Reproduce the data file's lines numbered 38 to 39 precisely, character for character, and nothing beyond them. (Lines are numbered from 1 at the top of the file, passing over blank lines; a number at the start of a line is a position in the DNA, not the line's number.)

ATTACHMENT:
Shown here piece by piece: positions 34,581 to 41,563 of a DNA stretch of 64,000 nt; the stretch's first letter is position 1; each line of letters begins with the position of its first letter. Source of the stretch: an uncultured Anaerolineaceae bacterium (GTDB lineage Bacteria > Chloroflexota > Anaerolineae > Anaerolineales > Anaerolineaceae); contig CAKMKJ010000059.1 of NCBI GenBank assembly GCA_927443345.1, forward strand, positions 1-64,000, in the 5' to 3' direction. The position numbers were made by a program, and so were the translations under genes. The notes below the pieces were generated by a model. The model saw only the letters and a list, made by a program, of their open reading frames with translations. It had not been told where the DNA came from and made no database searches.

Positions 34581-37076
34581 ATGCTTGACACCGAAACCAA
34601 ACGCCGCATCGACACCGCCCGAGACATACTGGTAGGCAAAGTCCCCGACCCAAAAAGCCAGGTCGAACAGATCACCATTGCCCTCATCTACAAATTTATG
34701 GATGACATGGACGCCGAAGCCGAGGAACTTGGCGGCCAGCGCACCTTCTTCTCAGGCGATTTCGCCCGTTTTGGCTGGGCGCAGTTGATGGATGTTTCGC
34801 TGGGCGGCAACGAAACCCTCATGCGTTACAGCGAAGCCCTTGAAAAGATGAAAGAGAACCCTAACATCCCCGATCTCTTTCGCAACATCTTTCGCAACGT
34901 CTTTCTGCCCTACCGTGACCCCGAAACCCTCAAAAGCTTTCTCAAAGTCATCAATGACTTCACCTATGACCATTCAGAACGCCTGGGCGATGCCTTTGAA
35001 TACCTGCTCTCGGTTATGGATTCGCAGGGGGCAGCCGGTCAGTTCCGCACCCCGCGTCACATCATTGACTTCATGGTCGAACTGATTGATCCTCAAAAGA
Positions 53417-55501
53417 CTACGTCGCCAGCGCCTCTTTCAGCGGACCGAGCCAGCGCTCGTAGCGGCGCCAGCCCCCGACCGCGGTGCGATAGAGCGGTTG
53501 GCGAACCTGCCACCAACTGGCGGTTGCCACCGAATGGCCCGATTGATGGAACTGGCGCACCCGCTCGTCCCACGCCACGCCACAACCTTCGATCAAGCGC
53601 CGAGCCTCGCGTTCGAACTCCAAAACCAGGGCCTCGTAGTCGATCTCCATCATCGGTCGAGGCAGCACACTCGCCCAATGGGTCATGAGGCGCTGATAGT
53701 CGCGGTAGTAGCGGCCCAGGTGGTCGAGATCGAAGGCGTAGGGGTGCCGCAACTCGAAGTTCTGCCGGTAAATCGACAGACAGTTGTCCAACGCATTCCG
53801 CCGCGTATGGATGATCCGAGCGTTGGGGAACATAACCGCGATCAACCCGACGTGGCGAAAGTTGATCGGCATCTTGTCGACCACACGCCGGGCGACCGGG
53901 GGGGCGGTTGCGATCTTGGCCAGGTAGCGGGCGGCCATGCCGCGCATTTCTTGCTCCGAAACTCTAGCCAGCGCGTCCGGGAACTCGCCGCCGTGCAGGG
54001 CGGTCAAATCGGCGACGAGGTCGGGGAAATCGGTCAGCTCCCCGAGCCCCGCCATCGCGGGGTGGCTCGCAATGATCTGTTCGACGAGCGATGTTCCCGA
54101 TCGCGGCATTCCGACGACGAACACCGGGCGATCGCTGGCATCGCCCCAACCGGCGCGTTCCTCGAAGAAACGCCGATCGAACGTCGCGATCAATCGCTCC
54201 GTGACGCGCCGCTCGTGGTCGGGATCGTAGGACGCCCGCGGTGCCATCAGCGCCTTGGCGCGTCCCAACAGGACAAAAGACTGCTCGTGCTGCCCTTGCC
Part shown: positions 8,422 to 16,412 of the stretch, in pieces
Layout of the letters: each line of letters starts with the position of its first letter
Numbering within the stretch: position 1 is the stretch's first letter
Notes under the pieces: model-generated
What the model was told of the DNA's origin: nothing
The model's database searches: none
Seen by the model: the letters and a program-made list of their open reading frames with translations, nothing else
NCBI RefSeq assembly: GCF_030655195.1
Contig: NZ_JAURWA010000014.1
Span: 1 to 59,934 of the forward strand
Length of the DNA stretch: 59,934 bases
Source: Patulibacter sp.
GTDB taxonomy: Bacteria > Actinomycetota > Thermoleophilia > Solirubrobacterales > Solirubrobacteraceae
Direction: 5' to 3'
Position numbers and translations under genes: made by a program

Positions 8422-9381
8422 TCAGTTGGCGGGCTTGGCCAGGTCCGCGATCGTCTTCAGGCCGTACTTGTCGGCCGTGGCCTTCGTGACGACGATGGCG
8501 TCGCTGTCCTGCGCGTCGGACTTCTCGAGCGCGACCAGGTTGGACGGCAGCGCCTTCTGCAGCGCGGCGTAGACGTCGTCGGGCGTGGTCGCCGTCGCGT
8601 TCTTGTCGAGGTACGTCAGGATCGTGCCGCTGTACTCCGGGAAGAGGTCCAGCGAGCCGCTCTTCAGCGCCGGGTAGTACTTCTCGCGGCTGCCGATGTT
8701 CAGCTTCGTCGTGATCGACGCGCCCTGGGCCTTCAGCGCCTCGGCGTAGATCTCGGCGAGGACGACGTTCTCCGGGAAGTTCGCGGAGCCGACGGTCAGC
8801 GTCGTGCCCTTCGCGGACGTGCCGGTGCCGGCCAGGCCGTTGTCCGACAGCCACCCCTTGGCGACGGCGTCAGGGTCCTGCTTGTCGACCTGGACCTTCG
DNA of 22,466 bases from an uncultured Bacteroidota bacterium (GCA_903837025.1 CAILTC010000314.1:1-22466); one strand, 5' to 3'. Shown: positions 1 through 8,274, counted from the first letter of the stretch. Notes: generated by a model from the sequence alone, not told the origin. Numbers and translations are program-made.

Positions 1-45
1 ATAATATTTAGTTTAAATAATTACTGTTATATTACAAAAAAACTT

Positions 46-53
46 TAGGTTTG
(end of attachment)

8701 CAGCTTCGTCGTGATCGACGCGCCCTGGGCCTTCAGCGCCTCGGCGTAGATCTCGGCGAGGACGACGTTCTCCGGGAAGTTCGCGGAGCCGACGGTCAGC
8801 GTCGTGCCCTTCGCGGACGTGCCGGTGCCGGCCAGGCCGTTGTCCGACAGCCACCCCTTGGCGACGGCGTCAGGGTCCTGCTTGTCGACCTGGACCTTCG